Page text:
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Wednesday, June 18 2014
All Style, No Substance: 3 Signs Your Website Isn't Useful Enough

confused customerThe typical small business owner has advice coming at them from all directions. When it comes to making your business more relevant online, you might try anything from uploading fun games on the website to paying top dollar for the best Web graphics team. However, if you focus too much on your website’s pizzazz, you’ll miss out on the point of your website — to turn digital visits into actual sales. Business owners need to watch for signs they’re not making their websites useful enough and get to work on fixing it.

You Only Offer General Information

Your website might be enticing with an animated graphic, but when it comes to potential customers wanting to contact you, they have to search high and low for a tiny “contact us” button on the bottom of the page. When they want to see what you have to offer, they have to work their way through silly pictures of the staff or news about your latest awards. This information is useful, but it’s too general and should be secondary to the basics customers need when they are ready to make a purchase:

  • What you sell, along with images, descriptions and prices
  • Where they can get your products or services
  • How they can get in touch with you

All of these items ought to be a click away (if not the first thing the customer sees) and not hidden behind impressive graphic wipes. However, don’t limit your website to just this info. Humanize your business with graphics and information about your staff, but make sure customers can easily access what they need first.

You Make Business Secondary

Don’t waste too much time on website gimmicks. Your website’s primary focus should be your business. The most complex things you should think about include:

  • Making your website mobile-friendly
  • Keeping your shopping cart checkout secure and simple
  • Offering compelling content

You can offer videos, games and other bonuses. However, these should be secondary to your primary business functions and should never “pop up,” forcing users to wade through extras to get to the essentials.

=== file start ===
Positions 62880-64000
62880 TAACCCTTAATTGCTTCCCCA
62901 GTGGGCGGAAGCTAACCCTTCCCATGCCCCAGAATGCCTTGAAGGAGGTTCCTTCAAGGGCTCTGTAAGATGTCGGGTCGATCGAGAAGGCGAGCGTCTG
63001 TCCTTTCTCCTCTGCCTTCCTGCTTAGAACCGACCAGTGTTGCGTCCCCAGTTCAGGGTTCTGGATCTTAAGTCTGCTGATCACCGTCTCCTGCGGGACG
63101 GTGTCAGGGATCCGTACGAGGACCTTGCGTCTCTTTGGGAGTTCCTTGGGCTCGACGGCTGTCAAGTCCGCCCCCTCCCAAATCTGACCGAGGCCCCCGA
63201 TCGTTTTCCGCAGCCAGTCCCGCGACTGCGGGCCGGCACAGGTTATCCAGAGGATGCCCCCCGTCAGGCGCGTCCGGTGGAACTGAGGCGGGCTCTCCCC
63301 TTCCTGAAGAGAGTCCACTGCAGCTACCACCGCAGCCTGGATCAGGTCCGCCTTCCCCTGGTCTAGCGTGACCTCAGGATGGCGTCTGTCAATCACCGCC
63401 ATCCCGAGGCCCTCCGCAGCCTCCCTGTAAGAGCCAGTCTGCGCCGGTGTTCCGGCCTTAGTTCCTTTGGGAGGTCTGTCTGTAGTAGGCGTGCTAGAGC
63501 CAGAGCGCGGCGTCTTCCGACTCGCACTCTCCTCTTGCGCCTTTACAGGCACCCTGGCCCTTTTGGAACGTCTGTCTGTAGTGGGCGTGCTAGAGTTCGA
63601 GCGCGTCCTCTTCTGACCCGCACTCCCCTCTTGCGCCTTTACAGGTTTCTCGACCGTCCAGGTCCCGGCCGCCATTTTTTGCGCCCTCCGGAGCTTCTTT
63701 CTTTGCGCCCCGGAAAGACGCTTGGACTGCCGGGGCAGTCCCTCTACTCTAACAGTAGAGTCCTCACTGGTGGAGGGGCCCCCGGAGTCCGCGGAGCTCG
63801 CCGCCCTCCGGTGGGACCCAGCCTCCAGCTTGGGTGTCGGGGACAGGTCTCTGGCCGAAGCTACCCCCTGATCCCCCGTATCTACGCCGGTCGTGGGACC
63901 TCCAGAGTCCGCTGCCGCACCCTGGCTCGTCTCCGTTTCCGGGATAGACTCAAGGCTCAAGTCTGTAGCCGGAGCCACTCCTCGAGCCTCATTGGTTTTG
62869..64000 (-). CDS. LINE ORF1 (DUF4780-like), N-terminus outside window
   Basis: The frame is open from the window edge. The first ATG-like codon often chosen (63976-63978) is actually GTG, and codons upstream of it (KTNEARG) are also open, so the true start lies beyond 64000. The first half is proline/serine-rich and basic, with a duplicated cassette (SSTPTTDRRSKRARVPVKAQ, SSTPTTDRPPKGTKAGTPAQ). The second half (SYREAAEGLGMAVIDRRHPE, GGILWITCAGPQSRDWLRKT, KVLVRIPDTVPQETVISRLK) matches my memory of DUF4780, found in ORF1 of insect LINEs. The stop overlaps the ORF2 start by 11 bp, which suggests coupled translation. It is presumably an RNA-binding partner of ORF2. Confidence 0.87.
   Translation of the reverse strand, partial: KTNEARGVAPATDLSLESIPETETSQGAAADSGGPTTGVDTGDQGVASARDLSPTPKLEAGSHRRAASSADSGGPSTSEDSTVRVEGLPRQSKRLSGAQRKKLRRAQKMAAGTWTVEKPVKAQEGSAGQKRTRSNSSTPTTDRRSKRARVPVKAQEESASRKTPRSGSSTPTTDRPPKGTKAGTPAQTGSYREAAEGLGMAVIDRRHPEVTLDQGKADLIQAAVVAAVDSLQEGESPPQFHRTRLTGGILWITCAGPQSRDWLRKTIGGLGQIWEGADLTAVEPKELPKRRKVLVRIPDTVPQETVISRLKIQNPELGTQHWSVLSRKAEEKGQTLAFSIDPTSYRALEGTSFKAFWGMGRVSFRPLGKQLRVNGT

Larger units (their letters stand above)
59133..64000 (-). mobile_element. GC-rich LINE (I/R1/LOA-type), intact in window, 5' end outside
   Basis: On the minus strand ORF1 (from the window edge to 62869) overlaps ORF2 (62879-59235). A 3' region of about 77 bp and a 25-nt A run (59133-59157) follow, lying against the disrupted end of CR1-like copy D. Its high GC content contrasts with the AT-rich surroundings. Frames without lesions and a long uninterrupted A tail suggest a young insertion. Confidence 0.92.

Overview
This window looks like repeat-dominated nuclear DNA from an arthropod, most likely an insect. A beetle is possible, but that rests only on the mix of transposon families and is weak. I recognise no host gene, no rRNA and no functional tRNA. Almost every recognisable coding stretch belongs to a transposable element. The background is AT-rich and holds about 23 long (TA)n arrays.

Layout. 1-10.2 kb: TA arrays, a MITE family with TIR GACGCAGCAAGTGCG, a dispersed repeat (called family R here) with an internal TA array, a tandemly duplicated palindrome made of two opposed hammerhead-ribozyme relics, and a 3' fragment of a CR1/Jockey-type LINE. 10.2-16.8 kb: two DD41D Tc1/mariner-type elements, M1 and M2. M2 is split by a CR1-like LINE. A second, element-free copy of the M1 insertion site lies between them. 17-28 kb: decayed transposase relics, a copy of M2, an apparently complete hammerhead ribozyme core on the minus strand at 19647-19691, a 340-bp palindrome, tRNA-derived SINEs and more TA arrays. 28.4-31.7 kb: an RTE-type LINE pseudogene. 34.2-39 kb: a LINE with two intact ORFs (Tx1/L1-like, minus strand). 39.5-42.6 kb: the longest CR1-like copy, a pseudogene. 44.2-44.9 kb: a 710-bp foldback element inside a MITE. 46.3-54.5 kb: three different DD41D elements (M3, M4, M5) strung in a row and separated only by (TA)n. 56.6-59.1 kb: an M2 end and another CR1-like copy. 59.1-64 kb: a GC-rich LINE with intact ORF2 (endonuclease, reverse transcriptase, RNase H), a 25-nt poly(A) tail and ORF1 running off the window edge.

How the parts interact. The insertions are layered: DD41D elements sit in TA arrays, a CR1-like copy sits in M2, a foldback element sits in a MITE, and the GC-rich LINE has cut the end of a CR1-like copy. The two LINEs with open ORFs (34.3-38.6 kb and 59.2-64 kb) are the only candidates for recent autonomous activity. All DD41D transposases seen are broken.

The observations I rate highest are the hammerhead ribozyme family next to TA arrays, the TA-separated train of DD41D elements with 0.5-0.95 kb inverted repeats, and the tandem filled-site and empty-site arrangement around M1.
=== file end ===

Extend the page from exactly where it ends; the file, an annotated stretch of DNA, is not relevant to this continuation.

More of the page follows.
You Don’t Have a Blog

You may think that your product or service is straightforward and that you have no use for a blog. Fox Business reports 56 percent of company websites with blogs updated monthly see more customers as a result, and 78 percent of businesses that blog daily received even more attention. An effective company blog isn’t just a place to share company news and highlight company promotions, although it should do that too , it’s a way to get customers to rely on your business as a source of helpful information.

your website blogObviously, a daily blog is not in everyone's budget and you may have trouble trying to think of something new to write about more than once a week. Work at it with a goal of doing at least just that and you'll see a significant impact in no time.

Blog about trends in your industry as a whole. Share tips your customers would love to know. Highlight alternative uses for some of your bestselling products. Make your blog one of the focal points of your website and update it regularly with useful information so people bookmark your page or subscribe to your updates. The key is make it useful and not just a constant flow of marketing jargon. Growing your blog is growing your brand, which will make your company a customer’s first thought when a need arises.

Everything your business does, from choosing what products or services to sell to hiring the best employees to designing your website, comes down to attracting new customers and keeping current customers happy. That means not only being aware of the latest in trends and technology, such as an easy-to-use mobile site builder that lets you design websites to look good on mobile devices, but also paying close attention to what it is you have to offer. Yes, style is important, but substance is just as important. A balance of both and a focus on quality content should be your goal. Add attractive graphics and an easy-to-use interface to basic company information, and you’re good to go.

Posted by: Carol Stevens AT 08:34 am   |  Permalink   |  0 Comments  |  Email

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